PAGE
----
A British soldier was investigated for touching a Taliban fighter on the nose with a sheet of paper during a routine interrogation, a former senior military intelligence officer has disclosed.
The soldier was accused of abuse for a minor infringement which broke rules concerning the touching of detainees during questioning.
On another occasion a military intelligence officer in Iraq was investigated for shouting in a suspect’s ear in case he burst an ear drum. The investigation took place four years after the alleged offence, according to the source.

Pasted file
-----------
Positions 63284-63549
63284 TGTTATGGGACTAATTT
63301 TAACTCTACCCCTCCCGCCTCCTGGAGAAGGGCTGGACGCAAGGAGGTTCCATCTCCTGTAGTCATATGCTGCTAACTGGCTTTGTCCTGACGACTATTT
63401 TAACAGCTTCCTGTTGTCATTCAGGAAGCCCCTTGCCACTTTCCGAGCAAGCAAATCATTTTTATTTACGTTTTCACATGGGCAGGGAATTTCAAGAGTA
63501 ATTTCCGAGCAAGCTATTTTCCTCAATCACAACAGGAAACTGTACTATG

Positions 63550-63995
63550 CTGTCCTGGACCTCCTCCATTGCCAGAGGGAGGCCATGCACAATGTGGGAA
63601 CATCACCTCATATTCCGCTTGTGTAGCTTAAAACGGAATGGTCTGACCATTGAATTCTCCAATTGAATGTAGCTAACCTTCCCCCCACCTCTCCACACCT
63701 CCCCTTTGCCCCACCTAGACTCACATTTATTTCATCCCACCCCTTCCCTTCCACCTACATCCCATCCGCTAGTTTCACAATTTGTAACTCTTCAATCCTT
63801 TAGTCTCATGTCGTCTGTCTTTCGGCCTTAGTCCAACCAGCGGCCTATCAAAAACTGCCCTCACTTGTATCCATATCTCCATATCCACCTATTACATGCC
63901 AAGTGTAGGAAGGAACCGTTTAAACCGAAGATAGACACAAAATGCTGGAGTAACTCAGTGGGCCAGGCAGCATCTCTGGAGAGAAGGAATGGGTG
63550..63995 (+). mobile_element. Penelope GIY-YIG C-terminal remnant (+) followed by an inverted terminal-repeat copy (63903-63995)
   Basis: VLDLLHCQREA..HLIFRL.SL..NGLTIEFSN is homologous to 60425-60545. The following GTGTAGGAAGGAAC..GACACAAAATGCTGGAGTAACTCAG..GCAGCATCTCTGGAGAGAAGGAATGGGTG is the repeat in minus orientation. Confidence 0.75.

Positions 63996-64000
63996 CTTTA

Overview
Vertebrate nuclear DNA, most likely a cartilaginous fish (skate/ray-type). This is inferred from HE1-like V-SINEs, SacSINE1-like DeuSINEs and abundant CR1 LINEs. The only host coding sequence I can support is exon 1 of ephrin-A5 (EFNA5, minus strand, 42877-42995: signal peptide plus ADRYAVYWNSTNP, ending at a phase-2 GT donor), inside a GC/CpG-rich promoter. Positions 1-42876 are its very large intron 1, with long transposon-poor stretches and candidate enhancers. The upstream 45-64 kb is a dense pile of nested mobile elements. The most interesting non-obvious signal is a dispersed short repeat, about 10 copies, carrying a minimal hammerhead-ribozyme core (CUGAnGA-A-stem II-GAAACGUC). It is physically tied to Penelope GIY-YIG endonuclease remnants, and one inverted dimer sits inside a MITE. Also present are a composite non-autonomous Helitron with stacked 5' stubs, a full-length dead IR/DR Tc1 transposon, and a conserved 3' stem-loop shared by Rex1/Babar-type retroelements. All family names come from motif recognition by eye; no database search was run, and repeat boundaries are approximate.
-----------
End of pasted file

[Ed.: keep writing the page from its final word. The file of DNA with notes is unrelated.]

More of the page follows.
The claims are being made by a former senior interrogator with the Army, who contacted The Telegraph in the wake of this newspaper’s disclosure that the rules governing interrogations are now so stringent that officers feel tactical questioning has become increasingly pointless.
The former interrogator, who did not wish to be identified, said: “There was an incident in 2008 when French soldiers were massacred and the bodies of four of them were mutilated. We had two of the suspects in detention and they were brought in for questioning. One of the interrogators touched one of the suspects on the nose with an A4 piece of paper and he was investigated by the special investigation branch for abuse.